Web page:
The pickguard will be a double sided mirror made out of acrylic, but for now it’s cardboard.
And the body will be wood, not foam.
But this is what it will look like when it’s done.
For my final in Always On, Always Connected I worked on my musical map of Latin America. Originally I intended to make an instrument, but a spontaneous drawing of Latin America in p5.js spawned the idea to make this piece. It has turned into the inspiration to my plans next year to go into an ethno-musicological study of Latin America using interactive means. What I set out to make is a visual library of beats/ educational music instrument, and I still have a lot to go in terms of functionality, but I think this is pretty strong prototype.
I set out to literally connect the dots between different beats in Latin America. What this means is to create a premodal frame of most of the beats, otherwise known as a study to find the distinct patterns between the beats, what they have in common, what they don’t have in common, and where they came from, i.e Africa, Europe, the Middle East.
I realized that in order to pull this off I would had to have all the beats and their rhythmic elements stemmed out or separated so I can create faders between different countries and able to measure what rhythmic element they actually had in common.
This is the interaction that I have for now. The beats themselves are samples of original recordings from their respective places. What I also wanted to accomplish was to have them play at the same beats per minute so that the beats can be faded in and out seamlessly, or together, depending on the functionality.
This assignment ended up being one of the more challenging ones to tackle. I was blank for a few days before I can think of conceptualizing a NEW MATERIAL. I took a trip to the ITP junk shelf for some inspiration and realized how much techno garbage was there. My first instinct was to work with it.
I also value the properties of glue. Glue is a metaphor, and that metaphor comes up in many instances, usually in artistic endeavors. It has the power to push two things together into one, cohesive entity. It was then that I decided to mix these two things together, glue and techno scrap. What came out is a glue brick, re enforced with techno scrap.
I added elmer’s glue, wood glue, blue and yellow acrylic paint and cut up pieces of techno scrap.
The glue is still a bit wet after a few days. I’m waiting for it to dry completely before taking it out of the tupperware.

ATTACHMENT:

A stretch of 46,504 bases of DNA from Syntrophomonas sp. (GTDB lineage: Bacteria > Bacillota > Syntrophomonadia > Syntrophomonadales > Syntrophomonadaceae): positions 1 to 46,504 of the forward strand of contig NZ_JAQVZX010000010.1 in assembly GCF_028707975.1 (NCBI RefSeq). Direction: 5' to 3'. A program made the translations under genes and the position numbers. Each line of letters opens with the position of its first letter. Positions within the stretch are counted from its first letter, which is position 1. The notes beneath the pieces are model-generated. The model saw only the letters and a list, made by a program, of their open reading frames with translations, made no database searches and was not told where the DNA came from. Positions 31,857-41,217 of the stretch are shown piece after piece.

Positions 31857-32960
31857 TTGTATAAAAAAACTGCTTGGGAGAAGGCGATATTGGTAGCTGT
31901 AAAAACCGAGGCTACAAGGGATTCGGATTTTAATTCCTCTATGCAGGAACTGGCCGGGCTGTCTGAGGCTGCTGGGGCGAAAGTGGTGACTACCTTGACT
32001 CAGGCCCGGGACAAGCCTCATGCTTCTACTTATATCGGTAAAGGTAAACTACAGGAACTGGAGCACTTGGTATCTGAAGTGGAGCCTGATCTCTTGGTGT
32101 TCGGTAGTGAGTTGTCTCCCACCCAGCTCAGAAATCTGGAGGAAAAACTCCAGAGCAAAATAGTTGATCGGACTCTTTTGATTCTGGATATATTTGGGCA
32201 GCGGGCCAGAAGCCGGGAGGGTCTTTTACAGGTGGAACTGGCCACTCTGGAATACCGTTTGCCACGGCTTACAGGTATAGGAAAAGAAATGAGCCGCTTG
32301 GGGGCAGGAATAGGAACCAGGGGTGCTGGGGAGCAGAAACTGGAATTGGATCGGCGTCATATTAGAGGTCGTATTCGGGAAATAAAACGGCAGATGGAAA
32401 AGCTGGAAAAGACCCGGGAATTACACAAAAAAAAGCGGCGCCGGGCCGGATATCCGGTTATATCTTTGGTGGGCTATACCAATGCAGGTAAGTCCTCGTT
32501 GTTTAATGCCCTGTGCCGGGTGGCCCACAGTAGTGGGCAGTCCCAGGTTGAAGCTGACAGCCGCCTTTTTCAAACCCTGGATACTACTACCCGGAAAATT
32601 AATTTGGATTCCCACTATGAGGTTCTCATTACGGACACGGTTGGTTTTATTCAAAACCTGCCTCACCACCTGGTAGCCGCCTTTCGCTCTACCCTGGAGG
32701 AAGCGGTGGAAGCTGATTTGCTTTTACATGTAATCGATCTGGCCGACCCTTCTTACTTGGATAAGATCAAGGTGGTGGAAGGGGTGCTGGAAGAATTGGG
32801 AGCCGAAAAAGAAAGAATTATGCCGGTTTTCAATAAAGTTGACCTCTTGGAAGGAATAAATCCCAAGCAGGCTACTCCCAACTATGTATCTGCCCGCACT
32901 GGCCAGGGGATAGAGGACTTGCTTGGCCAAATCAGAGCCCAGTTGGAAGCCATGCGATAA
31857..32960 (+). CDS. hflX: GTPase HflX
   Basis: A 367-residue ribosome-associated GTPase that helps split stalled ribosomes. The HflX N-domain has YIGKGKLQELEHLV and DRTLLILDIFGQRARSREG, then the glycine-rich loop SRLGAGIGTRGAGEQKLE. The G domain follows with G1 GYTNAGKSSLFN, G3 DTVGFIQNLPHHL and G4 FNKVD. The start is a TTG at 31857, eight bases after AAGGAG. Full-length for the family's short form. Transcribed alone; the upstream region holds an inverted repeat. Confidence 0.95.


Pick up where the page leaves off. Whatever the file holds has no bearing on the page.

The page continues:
For my Embodiment and Space assignment I decided to make a musical instrument. Instruments of any kind have always made us react to it via our bodies. Without our bodies we cannot play them. The instrument always demands a specific position of the human body in order to interact with it. There are instruments that demand more movement than others. A person playing the piano is sitting down peacefully (relatively speaking) while a drummer has no choice but to engage their whole body in order to execute the beat.
My instrument is a stringed instrument is made of scrap wood, screws, and rubber bands. I knew I wanted to make something with rubber bands. I’ve always played with them throughout life, stretching them between my fingers, changing the pitch with a changing tension. I constructed it standing up, with the instrument on a table, so naturally, I designed it to be playing standing up. The instrument is fairly big, about 2 feet from top to bottom and 2 feet long. This is an instrument user test . What I like about this user test is how they try to figure out how to use it and modify the rubber band tension to fit whatever sounds they are trying to convey. It was interesting to see someone else play the instrument entirely different than me, despite how simple and straightforward the instrument may seem.
In terms of its relationship to space, all instruments have a relationship. This instrument requires you to figure out how to approach it. That said, it also allows you to come at it from different angles. There are also movements involved to play the instrument that are similar to playing a harp, although it’s eccentric setup involves hand and arm motions that are a bit more action packed than a harp. More arm twisting, more jerking movements when attacking the rubber bands. More leaving it and re-approaching it from a different angle.